Shonen Knife Keeps With the Sugar-Punk

Old-school Japanese band has evolved without sacrificing classic rock elements.

Left to Right: Atsuko, Risa, Naoko

Shonen Knife sprang to life in 1981 in Osaka and forever changed the rock ’n’ roll landscape of Japan. At the time, “rock star” was an unusual career choice for women, to say the least.

Shonen Knife didn’t and don’t give a shit. Their Minna Tanoshiki (or Everybody Happy) album in 1982, DIY released on cassette tape, was a riotous blend of Blue Oyster Cult/Thin Lizzy hard rock with Ramones-meets-Beach Boys surf-rock and Shirelles/Ronettes girl group sweetness. They found a way to make music powerfully hard-hitting and heavy, while simultaneously sugary and melodic. That’s the path that they’ve pretty much stayed on, with members coming and going, right up to this year’s Sweet Candy Power, their 21st studio album.

Singer and guitarist Naoko Yamano is one of two band members that have been in the ranks from the start, alongside drummer Atsuko Yamano. The rest of the band are relatively recent additions, though judging by the tightness on display on the new record, they’ve settled in quickly. It’s an album that has been getting a lot of praise, though Naoko says that all washes over her.

“I haven’t read the reviews of our new album by critics carefully because the English they write is a bit difficult for me to read and I am very busy preparing for tours,” she says via email. “Anyway, I don’t mind if the reviews are good or not. I’m happy if people pay attention to our new album. The reaction from our fans on this album is very good and I’m honored about it.”

It’s been three years since their latest, and 20th, album, Adventure, and Naoko says that the group has progressed and evolved even since then, and certainly since the early ’80s.

“Our stage performances, [lyrics], stage costumes, and physical power are getting better,” she says. “We have a lot of energy now. When we started the band, we were very primitive but learned things day by day. We had some member changes and I learned from the talent of each former member. Our drummer Risa has been in the band since July 2015. Her character of drum-playing is powerful, heavy, and rock. All of us can have a very good groove on stage. In these years, we are touring a lot. It helps make us a good combination.”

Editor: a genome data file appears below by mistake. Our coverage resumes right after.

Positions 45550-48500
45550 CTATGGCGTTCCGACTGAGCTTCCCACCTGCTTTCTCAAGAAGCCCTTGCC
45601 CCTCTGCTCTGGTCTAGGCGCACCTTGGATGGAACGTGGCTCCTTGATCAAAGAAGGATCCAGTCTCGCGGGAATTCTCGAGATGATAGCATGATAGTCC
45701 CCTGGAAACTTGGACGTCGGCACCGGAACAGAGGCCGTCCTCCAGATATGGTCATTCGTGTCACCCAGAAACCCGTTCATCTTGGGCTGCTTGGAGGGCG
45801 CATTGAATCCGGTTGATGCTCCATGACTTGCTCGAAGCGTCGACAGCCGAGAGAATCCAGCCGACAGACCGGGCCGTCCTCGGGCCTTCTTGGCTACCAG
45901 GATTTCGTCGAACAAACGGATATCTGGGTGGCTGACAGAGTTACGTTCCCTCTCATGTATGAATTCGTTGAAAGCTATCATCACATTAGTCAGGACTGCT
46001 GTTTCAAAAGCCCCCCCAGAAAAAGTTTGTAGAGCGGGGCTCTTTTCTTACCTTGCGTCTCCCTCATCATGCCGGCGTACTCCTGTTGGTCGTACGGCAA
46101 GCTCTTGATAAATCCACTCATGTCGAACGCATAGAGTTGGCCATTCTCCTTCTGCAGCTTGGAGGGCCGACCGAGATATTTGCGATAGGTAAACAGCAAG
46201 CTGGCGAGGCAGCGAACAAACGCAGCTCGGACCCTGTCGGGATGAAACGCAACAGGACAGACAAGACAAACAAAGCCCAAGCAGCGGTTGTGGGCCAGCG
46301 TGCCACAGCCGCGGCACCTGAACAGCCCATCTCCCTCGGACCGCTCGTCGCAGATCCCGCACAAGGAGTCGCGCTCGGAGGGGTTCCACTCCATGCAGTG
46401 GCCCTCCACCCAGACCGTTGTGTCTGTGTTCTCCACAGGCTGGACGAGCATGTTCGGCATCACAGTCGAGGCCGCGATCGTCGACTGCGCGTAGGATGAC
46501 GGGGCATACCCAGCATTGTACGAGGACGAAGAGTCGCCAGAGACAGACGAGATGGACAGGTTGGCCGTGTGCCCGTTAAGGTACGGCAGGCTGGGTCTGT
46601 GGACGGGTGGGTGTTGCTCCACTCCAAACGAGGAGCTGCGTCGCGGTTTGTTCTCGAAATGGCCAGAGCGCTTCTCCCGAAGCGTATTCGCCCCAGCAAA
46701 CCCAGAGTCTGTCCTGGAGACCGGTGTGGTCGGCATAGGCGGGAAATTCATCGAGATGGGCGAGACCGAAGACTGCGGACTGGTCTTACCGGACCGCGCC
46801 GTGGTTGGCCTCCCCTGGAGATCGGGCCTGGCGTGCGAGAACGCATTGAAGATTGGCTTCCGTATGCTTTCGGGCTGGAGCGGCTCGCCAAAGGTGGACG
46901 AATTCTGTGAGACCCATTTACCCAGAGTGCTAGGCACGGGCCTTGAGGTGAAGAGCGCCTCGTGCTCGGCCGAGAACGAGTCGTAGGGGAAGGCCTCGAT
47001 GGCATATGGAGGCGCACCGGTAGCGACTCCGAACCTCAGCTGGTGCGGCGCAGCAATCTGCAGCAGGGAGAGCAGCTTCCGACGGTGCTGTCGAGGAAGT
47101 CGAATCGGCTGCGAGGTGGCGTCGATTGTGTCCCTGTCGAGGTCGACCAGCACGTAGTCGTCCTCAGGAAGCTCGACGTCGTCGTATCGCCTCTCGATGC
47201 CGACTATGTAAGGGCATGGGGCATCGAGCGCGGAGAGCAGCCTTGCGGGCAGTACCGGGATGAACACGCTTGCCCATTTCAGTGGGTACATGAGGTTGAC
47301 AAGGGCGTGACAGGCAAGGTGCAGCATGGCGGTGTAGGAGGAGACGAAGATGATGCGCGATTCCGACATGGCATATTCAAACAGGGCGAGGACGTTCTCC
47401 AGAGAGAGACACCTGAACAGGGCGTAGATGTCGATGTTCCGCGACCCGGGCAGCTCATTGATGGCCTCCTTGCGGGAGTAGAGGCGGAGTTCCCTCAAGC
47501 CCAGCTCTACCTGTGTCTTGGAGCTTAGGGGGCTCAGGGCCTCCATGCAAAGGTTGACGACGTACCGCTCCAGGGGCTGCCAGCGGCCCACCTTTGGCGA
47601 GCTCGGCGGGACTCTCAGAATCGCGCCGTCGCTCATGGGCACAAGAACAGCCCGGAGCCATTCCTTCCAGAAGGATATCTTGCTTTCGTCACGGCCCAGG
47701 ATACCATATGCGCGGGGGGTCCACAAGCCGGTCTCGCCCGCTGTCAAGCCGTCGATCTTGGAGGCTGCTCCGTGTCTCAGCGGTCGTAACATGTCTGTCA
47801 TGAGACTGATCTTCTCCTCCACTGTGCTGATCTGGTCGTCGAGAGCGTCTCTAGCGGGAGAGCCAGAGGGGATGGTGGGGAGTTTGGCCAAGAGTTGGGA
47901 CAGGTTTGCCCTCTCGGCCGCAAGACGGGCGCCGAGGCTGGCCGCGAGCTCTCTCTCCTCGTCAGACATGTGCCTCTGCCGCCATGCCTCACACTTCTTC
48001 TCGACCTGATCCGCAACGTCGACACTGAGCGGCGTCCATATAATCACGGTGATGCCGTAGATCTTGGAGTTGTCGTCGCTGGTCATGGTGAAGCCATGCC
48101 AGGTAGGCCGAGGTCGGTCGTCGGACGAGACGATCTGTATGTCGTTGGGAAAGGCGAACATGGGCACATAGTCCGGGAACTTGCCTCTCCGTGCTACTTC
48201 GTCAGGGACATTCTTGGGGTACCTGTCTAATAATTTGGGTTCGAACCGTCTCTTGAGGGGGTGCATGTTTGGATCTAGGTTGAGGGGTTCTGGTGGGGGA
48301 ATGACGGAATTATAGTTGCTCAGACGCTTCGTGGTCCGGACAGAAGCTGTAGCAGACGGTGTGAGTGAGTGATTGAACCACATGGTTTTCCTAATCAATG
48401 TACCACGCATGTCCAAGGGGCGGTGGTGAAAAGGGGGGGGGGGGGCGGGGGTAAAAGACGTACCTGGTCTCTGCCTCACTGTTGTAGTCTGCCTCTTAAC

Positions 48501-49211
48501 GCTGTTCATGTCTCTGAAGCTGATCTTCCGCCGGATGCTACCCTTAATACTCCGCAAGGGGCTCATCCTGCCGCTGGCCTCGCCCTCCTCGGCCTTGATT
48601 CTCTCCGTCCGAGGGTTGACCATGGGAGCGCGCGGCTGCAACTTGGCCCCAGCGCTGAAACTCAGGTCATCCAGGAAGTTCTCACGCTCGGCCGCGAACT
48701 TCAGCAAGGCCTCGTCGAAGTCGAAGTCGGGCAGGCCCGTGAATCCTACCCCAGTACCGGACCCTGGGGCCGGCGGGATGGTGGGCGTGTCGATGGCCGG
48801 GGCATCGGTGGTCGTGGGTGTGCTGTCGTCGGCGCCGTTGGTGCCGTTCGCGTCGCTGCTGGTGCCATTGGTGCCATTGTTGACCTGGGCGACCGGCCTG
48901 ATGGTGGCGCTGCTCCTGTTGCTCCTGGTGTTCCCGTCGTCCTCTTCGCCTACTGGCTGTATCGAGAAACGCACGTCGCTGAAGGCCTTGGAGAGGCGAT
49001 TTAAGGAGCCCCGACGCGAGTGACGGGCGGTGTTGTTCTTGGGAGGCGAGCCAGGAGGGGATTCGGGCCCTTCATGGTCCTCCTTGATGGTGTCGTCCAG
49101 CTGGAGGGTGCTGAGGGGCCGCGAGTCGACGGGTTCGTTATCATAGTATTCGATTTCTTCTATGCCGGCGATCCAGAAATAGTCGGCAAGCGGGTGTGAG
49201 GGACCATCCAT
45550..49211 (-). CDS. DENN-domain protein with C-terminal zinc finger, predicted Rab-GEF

A glance at the track names on Sweet Candy Power reveals titles like “Party,” “Ice Cream Cookie Sandwiches,” “Peppermint Attack,” and “California Lemon Trees,” but also “My Independent Country.” That’s typical of this band, that “spoonful of sugar helps the medicine go down” approach to songwriting, and it’s wonderfully effective. It all highlights the band’s many and varied influences.

“I’m writing about various kind of things,” Yamano says. “Not only delicious food, but songs about my imagination, like the song ‘My Independent Country.’ It’s a song about, if I made an independent country, what would I do. Other than that, I usually write about things from my experience … Once I write lyrics, I can create melody lines very quickly. I like 1970s or ’60s American and British rock. I’m inspired by music from that era.”

Naoko doesn’t listen to contemporary artists at all, sticking with classic rock, plus funk, soul and disco music from the ’60s, ’70s, and ’80s. She prefers bands like Earth Wind & Fire, Con Funk Shun, the Isley Brothers and Michael Jackson. She also loves ’70s British hard rock and metal like Judas Priest, Rainbow, and Black Sabbath. Oh, and she’s keen to point out that she loves a good karaoke session. J-rock — not so much.

“Japanese major music is J-pop or J-rock,” she says. “They are very different from American or British rock, which I like. [In contrast, with J-rock,] the lyrics are Japanese and melody lines are Japanese style.”

Shonen Knife has been coming to San Francisco since ’91, that first show taking place at I-Beam on Haight Street.

“I got a t-shirt from the venue,” Naoko says. “It was a memorable souvenir for me. I was surprised that so many people came to see us. We had a smaller audience in Japan at that time and I was excited about that.”

This time, the band is playing at Bottom of the Hill, and we can expect plenty of songs from Sweet Candy Power as well as some crowd favorites.

“I always take very long to make a set list,” Naoko says. “It’s like a puzzle for me. But once I find that our audience is enjoying it, I get very happy. Our Australia/New Zealand Tour will start in the middle of October. Never stop rocking!”

That’s a fair request. After all — they haven’t.

Shonen Knife with Me Like Bees and The Greasy Gills

Tuesday, Aug. 27, 8 p.m., at Bottom of the Hill, 1233 17th St., $20, bottomofthehill.com

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